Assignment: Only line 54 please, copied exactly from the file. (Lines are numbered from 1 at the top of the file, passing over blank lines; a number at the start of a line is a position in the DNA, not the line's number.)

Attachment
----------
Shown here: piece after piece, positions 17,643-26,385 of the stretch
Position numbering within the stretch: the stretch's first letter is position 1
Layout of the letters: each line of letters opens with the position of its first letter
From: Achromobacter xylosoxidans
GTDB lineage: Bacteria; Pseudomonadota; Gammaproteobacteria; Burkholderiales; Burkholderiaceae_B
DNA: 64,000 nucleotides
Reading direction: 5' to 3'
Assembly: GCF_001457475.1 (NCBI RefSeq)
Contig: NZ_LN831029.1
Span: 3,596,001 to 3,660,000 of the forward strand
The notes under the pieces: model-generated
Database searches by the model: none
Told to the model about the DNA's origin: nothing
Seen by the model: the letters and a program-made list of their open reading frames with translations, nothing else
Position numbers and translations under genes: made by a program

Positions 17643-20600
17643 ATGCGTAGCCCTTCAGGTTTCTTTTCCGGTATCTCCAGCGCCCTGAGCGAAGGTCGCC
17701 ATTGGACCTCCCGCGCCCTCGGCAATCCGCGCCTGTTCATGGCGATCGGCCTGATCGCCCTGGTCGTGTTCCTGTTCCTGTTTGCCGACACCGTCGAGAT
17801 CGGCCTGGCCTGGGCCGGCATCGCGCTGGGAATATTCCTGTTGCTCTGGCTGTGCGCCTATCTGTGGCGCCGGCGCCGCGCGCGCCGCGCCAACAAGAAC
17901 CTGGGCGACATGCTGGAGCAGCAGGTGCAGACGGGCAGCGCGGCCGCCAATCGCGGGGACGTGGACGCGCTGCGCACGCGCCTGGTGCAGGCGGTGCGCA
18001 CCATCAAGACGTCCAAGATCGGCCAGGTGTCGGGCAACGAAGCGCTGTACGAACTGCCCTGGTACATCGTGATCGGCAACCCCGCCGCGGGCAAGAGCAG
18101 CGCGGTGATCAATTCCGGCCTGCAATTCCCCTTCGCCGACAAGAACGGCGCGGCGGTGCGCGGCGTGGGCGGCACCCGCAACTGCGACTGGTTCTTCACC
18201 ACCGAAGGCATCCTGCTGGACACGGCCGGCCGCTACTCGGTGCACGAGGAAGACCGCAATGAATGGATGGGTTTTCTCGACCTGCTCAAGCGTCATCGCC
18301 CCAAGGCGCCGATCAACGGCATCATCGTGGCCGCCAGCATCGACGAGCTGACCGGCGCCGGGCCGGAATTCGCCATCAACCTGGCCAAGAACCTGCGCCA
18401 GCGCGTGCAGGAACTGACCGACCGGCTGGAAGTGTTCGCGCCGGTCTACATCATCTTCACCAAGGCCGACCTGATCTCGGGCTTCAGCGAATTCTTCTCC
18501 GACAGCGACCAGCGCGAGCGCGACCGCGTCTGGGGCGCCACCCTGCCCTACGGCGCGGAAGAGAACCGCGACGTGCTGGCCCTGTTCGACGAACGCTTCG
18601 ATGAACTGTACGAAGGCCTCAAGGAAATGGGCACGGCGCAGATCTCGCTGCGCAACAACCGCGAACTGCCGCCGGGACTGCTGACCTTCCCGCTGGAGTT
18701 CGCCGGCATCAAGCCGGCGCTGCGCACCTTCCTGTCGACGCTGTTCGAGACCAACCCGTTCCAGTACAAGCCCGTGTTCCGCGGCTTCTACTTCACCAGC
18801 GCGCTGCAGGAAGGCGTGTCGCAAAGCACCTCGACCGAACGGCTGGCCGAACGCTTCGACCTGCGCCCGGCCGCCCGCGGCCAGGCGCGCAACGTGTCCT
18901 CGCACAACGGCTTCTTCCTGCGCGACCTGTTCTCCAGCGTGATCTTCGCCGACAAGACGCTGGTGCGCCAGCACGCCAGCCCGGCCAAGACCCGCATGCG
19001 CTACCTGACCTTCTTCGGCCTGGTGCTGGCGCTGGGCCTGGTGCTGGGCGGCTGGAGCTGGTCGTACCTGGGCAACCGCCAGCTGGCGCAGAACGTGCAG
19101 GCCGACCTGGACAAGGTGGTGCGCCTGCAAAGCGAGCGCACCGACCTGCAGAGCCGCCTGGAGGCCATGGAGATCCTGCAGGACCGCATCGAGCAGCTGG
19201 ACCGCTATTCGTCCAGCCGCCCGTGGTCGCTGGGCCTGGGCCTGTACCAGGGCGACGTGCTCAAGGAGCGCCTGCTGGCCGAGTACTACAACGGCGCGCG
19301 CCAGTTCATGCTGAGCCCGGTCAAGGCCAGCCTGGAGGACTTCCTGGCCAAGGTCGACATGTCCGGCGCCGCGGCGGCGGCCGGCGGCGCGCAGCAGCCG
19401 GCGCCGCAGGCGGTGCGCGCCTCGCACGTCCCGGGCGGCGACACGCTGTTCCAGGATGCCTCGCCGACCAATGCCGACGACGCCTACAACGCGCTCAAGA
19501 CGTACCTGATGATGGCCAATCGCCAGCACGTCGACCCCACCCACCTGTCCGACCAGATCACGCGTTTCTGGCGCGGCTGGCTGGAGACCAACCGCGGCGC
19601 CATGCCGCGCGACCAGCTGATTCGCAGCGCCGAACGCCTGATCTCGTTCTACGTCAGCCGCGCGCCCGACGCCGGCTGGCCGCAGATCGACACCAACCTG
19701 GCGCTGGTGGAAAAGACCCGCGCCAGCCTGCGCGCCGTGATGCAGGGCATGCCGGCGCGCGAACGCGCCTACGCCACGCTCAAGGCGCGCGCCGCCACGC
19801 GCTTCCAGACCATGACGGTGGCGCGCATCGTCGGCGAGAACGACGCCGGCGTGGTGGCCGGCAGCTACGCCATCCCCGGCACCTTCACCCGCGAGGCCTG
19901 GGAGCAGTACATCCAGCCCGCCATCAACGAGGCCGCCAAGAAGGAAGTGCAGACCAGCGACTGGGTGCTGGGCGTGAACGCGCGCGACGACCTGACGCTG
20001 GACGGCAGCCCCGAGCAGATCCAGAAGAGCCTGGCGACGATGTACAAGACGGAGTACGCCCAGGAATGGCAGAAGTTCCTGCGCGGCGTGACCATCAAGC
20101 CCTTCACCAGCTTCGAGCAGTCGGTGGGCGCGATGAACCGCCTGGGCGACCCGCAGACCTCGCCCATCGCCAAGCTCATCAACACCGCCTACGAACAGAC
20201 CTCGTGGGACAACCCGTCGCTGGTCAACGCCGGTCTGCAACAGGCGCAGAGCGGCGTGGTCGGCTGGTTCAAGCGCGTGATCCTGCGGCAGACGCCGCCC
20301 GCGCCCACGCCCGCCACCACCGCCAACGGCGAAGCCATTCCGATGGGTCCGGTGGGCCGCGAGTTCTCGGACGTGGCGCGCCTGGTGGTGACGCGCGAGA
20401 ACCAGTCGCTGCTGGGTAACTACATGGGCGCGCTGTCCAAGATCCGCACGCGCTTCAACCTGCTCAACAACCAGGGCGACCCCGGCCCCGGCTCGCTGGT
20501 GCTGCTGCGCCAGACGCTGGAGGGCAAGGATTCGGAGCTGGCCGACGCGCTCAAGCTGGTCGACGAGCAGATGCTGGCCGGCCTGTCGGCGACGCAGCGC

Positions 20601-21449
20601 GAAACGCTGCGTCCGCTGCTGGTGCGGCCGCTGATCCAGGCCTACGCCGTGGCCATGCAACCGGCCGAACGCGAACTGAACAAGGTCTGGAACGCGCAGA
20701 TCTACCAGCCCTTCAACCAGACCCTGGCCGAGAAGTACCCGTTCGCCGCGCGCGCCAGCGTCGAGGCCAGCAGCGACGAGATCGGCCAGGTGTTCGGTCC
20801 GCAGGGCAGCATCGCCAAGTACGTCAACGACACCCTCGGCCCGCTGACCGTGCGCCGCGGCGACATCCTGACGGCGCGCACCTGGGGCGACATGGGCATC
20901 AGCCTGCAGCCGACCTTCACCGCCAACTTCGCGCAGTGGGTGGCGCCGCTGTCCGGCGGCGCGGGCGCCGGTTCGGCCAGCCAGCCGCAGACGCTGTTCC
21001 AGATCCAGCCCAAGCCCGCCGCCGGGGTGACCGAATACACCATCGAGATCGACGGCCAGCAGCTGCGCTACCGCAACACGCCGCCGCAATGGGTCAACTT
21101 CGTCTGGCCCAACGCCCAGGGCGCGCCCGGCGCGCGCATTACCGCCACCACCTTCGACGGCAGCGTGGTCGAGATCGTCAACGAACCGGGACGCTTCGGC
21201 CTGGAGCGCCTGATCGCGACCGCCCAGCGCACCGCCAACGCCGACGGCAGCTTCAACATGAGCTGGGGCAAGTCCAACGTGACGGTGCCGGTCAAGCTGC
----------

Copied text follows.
21201 CTGGAGCGCCTGATCGCGACCGCCCAGCGCACCGCCAACGCCGACGGCAGCTTCAACATGAGCTGGGGCAAGTCCAACGTGACGGTGCCGGTCAAGCTGC